Has your baby begun teething? Sometimes it’s difficult to tell if your baby is fussy because of teething, because they’re coming down with something, or just because of the ups and downs of being a baby 🙃 Some babies actually exhibit signs of teething (fussiness, sleep disturbances, drooling, loss of appetite) for more than a week before the tooth erupts.
When do babies start teething?
Teething is a long process. Most babies will get their first teeth at around 5 to 8 months. On average, 4 teeth will erupt every 4 months. Your baby’s bottom front teeth will likely come in first, followed by their top front teeth.
By age 3, most children will typically have all 20 of their baby teeth.
The No. 1 way to know your baby is teething
The best way to know if your baby is teething is to look inside their mouth. For a good view, lay them down on the bed or a pillow. See if your baby’s gums look red or swollen, or if you can see a little white below the surface.
5 signs of teething (or possibly something else)
The height of teething symptoms occur during the week it takes for the tooth to break through the gums. If any of the “teething symptoms” below persist unabated beyond a couple of weeks, then something else might be the cause.
- Drooling: Drooling is probably the most common teething symptom, but your baby’s salivary glands also develop around 3 to 4 months. Since your baby’s mouth is not typically fully closed at this age, drool can come out in excess and be misinterpreted as a “teething symptom.”
- Sleep disturbances: A baby’s sleep can certainly be affected by teething, but if it persists for more than 3 to 4 days it might be something else, including the natural ebb and flow of sleep for babies.
- Hands in the mouth: Your baby may start exploring their mouth with their hands as a way for them to discover their world—it doesn’t necessarily mean that your baby is teething.
- Irritability: Your baby will likely be irritable when teething, but irritability can also be caused by a growth spurt, or something else.
- Loss of appetite: Because sucking and eating can be painful for teething gums, your baby may be reluctant to eat as much during that time. Fluctuations in appetite also naturally occur as your baby grows, so identifying the cause can be tricky. In any case, check for wet diapers to make sure your baby is properly hydrated.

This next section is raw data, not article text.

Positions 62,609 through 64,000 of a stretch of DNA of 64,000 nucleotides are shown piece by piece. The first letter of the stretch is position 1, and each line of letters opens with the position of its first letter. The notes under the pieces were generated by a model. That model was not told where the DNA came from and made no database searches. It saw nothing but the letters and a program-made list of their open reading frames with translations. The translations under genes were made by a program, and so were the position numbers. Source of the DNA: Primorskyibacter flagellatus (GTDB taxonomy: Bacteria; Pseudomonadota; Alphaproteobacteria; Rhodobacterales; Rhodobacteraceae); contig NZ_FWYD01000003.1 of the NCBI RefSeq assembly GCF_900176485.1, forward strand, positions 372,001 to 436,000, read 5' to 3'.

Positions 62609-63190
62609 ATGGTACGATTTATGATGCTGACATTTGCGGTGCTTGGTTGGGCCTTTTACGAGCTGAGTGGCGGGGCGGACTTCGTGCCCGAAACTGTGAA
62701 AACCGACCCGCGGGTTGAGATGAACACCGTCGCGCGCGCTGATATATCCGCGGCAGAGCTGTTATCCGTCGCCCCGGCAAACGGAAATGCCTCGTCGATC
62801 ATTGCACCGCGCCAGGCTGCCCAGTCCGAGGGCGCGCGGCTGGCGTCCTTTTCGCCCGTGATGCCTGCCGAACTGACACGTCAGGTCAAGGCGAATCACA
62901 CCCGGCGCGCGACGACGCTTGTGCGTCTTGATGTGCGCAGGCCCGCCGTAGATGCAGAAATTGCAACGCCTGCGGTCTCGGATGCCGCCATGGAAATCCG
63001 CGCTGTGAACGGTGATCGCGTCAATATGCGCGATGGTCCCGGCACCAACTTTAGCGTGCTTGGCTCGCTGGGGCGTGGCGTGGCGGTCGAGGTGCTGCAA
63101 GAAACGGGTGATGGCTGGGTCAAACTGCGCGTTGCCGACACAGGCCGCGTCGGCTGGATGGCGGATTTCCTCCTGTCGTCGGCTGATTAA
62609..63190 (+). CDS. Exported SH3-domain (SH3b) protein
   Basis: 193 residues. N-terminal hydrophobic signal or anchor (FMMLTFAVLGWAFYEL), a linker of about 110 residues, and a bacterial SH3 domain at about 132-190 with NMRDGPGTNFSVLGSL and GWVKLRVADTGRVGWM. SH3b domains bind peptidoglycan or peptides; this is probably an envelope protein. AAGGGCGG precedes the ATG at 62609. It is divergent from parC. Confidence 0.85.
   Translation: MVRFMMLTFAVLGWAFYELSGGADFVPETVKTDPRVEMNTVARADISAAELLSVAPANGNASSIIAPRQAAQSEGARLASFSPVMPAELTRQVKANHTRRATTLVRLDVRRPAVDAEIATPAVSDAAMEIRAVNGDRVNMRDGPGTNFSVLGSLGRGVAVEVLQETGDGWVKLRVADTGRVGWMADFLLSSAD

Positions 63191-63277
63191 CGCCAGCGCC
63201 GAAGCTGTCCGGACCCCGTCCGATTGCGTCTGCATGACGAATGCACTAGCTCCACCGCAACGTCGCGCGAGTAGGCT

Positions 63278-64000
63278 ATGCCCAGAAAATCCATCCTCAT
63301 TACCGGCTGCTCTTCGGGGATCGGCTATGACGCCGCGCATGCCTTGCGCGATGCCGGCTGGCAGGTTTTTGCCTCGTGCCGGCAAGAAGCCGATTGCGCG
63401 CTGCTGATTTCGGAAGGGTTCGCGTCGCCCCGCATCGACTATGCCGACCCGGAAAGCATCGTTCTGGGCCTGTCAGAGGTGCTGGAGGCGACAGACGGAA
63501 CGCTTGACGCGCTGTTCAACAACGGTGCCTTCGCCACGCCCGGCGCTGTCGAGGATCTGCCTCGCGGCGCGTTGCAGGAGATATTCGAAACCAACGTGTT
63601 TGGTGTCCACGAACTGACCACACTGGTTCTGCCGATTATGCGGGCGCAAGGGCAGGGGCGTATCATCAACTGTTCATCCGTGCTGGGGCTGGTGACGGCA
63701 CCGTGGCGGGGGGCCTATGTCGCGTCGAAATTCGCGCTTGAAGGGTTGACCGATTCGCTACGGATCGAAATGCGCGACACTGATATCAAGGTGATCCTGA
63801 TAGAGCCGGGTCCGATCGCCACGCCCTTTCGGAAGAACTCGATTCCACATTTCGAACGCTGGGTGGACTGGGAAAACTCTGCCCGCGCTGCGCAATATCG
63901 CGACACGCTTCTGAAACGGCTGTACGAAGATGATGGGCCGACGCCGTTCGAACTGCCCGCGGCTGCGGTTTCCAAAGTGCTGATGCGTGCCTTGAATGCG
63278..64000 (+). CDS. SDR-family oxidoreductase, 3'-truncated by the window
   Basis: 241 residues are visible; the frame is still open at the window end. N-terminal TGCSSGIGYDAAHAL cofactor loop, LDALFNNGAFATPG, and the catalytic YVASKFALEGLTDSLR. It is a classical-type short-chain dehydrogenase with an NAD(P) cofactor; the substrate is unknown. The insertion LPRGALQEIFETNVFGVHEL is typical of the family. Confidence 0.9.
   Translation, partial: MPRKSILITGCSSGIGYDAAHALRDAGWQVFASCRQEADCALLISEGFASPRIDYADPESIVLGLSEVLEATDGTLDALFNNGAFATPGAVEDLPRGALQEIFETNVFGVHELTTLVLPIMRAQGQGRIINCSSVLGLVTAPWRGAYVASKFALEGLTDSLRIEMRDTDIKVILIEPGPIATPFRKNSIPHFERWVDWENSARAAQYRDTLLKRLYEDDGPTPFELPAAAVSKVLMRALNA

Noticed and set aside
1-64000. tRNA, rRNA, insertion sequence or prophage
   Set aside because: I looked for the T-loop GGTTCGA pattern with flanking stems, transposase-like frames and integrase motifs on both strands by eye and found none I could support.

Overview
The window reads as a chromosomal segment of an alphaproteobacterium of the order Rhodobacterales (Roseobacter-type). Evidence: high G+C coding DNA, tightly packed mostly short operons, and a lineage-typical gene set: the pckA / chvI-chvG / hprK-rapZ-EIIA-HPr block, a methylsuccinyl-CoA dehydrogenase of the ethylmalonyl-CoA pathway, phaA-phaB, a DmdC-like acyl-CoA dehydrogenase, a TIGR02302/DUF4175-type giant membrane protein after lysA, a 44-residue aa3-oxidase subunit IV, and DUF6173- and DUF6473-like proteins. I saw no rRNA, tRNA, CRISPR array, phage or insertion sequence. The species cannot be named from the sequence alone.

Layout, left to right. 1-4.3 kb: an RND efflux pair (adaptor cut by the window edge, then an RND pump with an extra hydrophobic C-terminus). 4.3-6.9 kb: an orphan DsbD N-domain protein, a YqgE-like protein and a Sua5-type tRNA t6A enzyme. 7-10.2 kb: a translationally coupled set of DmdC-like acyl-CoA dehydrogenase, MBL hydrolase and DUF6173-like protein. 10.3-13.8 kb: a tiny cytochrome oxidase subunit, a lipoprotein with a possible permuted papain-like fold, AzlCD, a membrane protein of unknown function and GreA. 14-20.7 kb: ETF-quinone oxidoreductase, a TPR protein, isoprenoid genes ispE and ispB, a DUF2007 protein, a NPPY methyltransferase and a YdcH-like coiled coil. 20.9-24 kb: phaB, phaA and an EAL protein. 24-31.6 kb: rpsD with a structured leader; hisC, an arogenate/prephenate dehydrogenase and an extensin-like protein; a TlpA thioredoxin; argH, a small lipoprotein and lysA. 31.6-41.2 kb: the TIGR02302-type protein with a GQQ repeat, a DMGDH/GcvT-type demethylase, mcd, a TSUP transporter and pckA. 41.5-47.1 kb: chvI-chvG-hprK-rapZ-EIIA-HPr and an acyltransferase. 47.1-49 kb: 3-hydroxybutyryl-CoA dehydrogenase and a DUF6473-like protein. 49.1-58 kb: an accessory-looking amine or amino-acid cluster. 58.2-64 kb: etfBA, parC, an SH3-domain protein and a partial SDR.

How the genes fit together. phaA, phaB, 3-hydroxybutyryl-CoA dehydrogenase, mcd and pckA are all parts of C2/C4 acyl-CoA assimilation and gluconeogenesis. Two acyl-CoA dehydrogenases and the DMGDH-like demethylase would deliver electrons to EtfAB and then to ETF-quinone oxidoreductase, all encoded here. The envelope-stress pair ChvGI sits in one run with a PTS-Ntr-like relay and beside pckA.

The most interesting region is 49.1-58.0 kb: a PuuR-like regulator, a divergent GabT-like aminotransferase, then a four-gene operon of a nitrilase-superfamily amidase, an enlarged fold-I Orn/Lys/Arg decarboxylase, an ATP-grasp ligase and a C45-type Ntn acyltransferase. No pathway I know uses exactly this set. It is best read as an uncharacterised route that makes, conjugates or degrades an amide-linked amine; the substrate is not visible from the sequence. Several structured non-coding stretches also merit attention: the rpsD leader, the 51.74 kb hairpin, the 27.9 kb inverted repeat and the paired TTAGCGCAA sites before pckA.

How to soothe a teething baby
Just as adults have varying levels of pain tolerance, so do babies. As you learn how your child responds to teething, you’ll start to identify it more quickly and find the best ways to comfort them.
Before your baby can hold teething toys
- Massage their gums with a silicone toothbrush or a clean finger
- Use cold objects like a chilled spoon to hold over the gums, or a pacifier dipped in water and frozen for 15 to 30 minutes
Once your baby can hold objects in their hand
- Offer them a teether, such as the Rubber Triangle Teether or Silicone Triple Teether & Organic Teething Cloth.
- Prepare the Organic Teething Cloth or a washcloth for your baby by dipping a knotted end in water or breastmilk and freezing for 15 to 30 minutes.
- Let them bite down on your clean finger or washcloth. Most babies don’t bite hard enough to hurt.
- To prevent rashes, frequently wipe your baby’s face with a clean cloth to remove the drool.
- Try making breastmilk pops or frozen puree pops. They can be an especially good teething solution for babies who are not eating as much.
- To soothe a rash, you can apply a moisture-barrier ointment around your baby’s face, especially before naps or bedtime.
If your baby is teething and sensitive to oral care, you can use a warm damp washcloth to clean the teething areas and then brush the remaining teeth as normal.
When to talk to your child’s doctor
If nothing seems to be relieving the teething discomfort, you can consult with your child’s pediatrician about over-the-counter pain medication. In addition, these symptoms may signal illness rather than teething:
- A true fever (>100.4 degrees F)
- Diarrhea (3 to 4 times a day)
- Full body rash
When to see the dentist
Once your baby’s first teeth make an appearance, schedule a visit with a dentist for guidance on brushing and oral care. Pediatric dentists recommend that you take your baby for their first dental visit by their first birthday.
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